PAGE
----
When the triple disaster of a tsunami, earthquake and nuclear meltdown struck Japan in March 2011, the lives of hundreds of thousands of people were upended.
Taio Kaneta tells me it’s almost like they went into shock. “People lost their ability to feel, they became emotionless. It’s like their hearts froze to the point where they couldn't even cry.”
Kaneta is a Buddhist monk, and on this day, we’re driving out to one of the temporary housing facilities setup after the disaster. In Japan, Buddhist monks usually do funerals and deal with the bereaved. After the disaster, they and other religious practitioners were overwhelmed — not just by the number of people affected, but by how to attend to so many who’d lost so much.
Kaneta says he started volunteering, giving out food, but he began to think, anyone can do this — what can I do as a Buddhist monk do that others can't?
The solution was not simple, though. Kaneta notes that people in the disaster areas were suffering in different ways. They have different religious backgrounds and values, and most Japanese are secular, almost suspicious of anything that smacks of religion.
So he thought, “You’ve got to improvise, like in jazz. The base of what we do doesn't change. But you’ve got to groove with it.”
Kaneta, who is also a musician, says he wanted to create a place where people’s emotions could start to thaw. That’s how the charismatic monk began traveling around the area, setting up a rotating, pop-up café that he called “Café de Monk.”
The name is meant to be a triple entendre.
For starters, he is a monk. But the word ‘monku’ in Japanese means to complain.
“It’s like, let it out to the monks. We will share your burden,” he says. And in the background he plays Thelonius Monk.
On this day, Café de Monk has popped up at the Yokoyama temporary housing facility in Miyagi prefecture. Three other young monks join in; sometimes religious practitioners from other faiths come too. It’s casual, but there are a few ground rules.
For one, religion is not really on the table. Kaneta says they aren't there to preach.
“On the contrary, our job is to listen,” he says. “We draw out their suffering, sadness, happiness. Really listen.”
That kind of attention and care to their emotions and their stories is the first step they need to be able to stand on their own two feet again.
Visitors to the café eat cake, drink coffee. There’s art therapy, massages. They bead bracelets — bracelets that are technically Buddhist rosaries, but no one mentions that or seems to care.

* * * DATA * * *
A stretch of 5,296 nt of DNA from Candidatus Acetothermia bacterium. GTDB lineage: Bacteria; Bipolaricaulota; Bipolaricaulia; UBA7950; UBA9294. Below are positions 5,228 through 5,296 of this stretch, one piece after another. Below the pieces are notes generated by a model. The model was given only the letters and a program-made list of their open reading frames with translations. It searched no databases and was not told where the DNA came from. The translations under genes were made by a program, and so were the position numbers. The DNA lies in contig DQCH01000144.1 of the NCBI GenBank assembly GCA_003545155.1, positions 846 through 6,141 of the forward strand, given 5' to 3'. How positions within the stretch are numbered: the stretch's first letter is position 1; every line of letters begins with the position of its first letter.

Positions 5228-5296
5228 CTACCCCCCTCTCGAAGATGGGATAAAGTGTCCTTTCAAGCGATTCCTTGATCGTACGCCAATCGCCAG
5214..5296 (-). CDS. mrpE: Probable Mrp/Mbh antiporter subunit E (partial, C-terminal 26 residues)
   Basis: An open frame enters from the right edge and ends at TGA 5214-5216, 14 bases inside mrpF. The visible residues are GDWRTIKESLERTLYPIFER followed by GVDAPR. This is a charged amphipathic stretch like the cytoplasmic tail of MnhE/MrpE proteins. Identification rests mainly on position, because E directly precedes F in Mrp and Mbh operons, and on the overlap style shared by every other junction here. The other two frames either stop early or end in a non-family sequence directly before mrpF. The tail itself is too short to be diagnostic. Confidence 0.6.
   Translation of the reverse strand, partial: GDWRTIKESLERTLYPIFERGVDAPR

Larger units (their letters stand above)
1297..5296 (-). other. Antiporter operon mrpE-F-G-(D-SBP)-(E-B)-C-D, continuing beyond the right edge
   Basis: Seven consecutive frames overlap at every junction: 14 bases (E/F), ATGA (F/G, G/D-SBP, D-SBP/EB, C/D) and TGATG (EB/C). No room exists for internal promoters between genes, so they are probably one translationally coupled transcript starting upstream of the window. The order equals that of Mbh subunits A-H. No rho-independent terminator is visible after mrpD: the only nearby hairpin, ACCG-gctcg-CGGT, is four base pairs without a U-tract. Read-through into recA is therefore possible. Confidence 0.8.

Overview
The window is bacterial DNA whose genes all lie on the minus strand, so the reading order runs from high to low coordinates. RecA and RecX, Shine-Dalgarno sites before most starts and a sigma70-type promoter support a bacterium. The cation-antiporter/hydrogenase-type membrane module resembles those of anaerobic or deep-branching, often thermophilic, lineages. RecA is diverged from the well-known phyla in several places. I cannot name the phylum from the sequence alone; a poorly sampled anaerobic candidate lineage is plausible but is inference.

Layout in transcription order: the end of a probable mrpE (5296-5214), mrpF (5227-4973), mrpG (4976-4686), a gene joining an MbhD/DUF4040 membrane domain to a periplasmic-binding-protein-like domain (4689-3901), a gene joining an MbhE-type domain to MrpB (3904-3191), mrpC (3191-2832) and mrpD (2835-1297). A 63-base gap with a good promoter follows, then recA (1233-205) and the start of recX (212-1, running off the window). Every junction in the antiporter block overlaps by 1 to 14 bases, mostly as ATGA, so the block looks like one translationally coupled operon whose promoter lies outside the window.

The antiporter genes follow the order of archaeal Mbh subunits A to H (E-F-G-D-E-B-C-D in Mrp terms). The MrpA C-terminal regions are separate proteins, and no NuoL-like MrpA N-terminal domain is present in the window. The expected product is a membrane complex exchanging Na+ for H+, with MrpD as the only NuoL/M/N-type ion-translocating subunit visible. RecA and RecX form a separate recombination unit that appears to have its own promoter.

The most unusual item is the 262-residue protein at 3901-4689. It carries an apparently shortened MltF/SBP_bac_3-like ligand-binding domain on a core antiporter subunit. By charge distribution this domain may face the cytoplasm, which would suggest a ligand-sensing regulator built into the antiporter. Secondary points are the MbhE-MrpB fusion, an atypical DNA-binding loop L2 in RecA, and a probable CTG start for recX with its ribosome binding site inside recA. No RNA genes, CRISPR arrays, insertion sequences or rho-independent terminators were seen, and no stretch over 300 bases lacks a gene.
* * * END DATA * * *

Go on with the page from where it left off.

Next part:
In a lot of ways, it seems almost too ordinary — hanging out, drinking coffee. And that is kind of the point. This sense of normality has been lacking in their lives.
Most of the residents in the Yokoyama facility come from Minami-Sanriku, a town on Japan’s east coast that was largely destroyed by the tsunami.
The mountain scenery here is gorgeous, but life in these temporary housing units is not easy. They were never meant to be long-term housing: The units don’t retain heat or cold well; you can hear almost every sound from your neighbor; and people here are in limbo trying to figure out how to move on with their lives.
At the end of the day, Kaneta visits the home of café guest Eiko Oyama to talk and pray at the Buddhist shrine set up for her 2-year-old granddaughter. She passed away from a sudden fever after they came to live here.
Oyama says that sometimes they have other gatherings in the community room, but Café de Monk is completely different.
“When they do Café de Monk, a lot of people come. And we’re able to open our hearts to each other. And the monks, they’re really good at listening.”
Levi McLaughlin, an assistant professor at North Carolina State University who studies Buddhism in Japan, points out that the café doesn’t carry a stigma in the way that therapy or government aid may.
And although it isn’t a religious event, he says the café does “draw upon [the monks’] professional skills as religious practitioners to care for the dead and offer memorials and do other things … that a therapist wouldn’t be able to do.”
While it weaves in low-key Buddhist themes, McLaughlin says Kaneta and others freely cross boundaries of sects and religions in order to do what’s necessary to help people.
On the drive back to his temple from Yokoyama, I ask Kaneta if he ever gets tired. He’s been hosting these cafés around the region almost every week for the past four years.
He laughs, and says, “Of course I do. But there’s nothing you can really do about it.”
Sometimes, he’s says, he’s totally depleted, both physically and emotionally.
About a year ago he actually wasn't sure he could keep going. But he started going to more hot springs to unwind, and when he has time, he plays his guitar around town — doing jazz or covers of the Beatles.
He tells me he has a recent recording in the back, and when we get back to the temple, he hands me a CD: